Florida Coral Rescue Center Working to Help Save Corals

Rough cactus coral is listed as threatened under the U.S. Endangered Species Act. SeaWorld at the Florida Coral Rescue Center, funded by the Disney Conservation Fund and the Fish & Wildlife Foundation of Florida, is making a difference.

What's Happening:

  • The two-thousand-square-foot state-of-the-art Florida Coral Rescue Center (FCRC) is a member facility of the Association of Zoos and Aquariums, Florida Reef Tract Rescue Project (AZA-FRTRP), and the largest Florida Coral Rescue facility in the country.

  • This is now the home to hundreds of new cactus coral.
  • Reproduction in human care is an extremely rare event, but over the past several weeks, the reproduction known as larval release has been happening.
  • It is thought to be the first documented occurrence of this threatened species in human care.
  • SeaWorld manages the FCRC with a team of aquarists to provide care for rescued Florida corals.
  • There are 18 species of coral from the Florida Reef Tract, which is also known as Florida’s Coral Reef. There are also species listed under the Endangered Species Act.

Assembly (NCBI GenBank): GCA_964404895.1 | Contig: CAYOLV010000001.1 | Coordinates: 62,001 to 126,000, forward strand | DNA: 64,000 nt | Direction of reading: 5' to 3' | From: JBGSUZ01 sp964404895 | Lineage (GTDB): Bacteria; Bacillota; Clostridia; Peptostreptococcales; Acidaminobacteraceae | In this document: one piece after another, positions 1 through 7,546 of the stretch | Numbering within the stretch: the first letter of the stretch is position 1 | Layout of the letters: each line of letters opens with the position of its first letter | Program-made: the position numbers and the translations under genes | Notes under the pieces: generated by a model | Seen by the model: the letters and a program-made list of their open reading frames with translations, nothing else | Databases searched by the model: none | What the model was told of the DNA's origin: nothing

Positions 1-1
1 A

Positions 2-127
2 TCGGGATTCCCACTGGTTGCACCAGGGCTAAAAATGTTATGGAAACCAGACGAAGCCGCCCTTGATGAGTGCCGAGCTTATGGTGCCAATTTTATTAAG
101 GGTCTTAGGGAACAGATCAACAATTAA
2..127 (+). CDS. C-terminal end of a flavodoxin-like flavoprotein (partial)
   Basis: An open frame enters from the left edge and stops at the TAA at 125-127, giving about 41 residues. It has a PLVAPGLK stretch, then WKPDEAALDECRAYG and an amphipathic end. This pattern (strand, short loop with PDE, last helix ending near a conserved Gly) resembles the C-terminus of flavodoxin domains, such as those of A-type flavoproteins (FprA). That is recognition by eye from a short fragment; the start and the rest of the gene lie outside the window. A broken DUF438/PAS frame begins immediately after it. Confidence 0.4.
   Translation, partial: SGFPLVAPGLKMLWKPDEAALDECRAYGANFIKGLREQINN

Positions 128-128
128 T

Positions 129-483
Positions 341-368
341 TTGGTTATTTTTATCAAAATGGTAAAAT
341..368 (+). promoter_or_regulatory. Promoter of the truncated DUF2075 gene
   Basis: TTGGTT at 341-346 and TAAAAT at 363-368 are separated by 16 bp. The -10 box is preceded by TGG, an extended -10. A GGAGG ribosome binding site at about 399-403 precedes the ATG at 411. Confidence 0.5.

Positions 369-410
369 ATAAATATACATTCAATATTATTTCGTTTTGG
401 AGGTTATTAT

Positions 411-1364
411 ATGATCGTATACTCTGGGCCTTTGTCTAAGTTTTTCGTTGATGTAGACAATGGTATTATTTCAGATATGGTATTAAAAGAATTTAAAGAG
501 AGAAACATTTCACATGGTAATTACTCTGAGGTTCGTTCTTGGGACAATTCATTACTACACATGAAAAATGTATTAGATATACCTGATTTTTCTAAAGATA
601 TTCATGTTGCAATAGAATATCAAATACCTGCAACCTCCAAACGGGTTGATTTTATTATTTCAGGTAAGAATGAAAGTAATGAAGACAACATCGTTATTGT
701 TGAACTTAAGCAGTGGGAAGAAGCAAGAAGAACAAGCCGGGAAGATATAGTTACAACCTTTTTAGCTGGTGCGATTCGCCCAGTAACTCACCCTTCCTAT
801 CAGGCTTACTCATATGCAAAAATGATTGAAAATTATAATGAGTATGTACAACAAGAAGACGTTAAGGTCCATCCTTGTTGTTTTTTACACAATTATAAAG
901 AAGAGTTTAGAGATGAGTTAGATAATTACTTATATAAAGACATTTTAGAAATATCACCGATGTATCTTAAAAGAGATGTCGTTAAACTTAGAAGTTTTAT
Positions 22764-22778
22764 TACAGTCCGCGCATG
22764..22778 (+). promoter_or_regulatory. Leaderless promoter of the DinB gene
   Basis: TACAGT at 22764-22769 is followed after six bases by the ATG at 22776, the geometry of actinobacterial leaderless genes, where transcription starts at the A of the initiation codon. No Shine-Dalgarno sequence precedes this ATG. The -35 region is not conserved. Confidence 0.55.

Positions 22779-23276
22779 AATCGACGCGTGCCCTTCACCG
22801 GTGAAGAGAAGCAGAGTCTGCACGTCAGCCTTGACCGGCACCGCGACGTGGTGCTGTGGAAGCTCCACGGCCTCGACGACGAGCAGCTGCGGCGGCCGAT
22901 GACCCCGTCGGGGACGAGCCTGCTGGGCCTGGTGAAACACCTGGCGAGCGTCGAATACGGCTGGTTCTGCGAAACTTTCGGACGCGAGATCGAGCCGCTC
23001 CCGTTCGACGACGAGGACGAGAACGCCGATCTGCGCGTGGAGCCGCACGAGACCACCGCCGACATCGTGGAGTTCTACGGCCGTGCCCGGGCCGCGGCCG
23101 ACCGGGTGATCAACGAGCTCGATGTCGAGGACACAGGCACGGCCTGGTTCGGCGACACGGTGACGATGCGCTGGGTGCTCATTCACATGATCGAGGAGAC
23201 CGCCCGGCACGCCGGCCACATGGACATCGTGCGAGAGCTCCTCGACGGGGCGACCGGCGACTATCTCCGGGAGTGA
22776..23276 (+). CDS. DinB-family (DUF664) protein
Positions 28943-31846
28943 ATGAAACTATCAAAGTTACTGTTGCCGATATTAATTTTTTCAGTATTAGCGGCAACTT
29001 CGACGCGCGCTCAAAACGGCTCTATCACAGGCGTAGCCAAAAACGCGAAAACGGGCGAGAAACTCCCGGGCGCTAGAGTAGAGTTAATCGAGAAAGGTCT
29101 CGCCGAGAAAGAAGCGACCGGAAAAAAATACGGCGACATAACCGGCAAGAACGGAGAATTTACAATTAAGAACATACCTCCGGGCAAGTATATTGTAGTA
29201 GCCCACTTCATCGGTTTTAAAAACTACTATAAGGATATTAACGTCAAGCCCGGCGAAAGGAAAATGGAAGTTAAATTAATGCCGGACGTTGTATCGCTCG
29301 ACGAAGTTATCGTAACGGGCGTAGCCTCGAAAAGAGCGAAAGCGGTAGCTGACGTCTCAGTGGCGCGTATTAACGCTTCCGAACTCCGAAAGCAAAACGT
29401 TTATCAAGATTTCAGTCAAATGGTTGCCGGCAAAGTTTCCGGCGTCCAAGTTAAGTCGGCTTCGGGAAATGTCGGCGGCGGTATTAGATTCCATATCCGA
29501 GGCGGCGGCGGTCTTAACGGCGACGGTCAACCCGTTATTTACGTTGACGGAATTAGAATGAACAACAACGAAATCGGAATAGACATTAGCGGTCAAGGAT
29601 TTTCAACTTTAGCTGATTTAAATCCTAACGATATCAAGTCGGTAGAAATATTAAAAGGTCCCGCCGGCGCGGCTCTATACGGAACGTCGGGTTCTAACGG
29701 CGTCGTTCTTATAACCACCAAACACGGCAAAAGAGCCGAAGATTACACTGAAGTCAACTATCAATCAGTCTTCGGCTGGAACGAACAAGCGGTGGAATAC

• These corals are part of a large-scale breeding effort to produce offspring that is going to be used to restore Florida’s coral reef.
  • There are more than 700 corals in their care. FCRC is working with Florida corals as permitted by the State of Florida and is crucial to the SCTLD response plan.
  • Rough cactus corals are brooders, which means the embryos fertilize within the coral colony and are released as swimming larvae.

  • A few days after release from the parent colony, the larvae will make their way onto hard surfaces like a small tile that FCRC aquarists have placed near them in their nursery pools.
  • Wherever they attach, they will begin to grow into corals.
  • For this species, it is typically from December to March.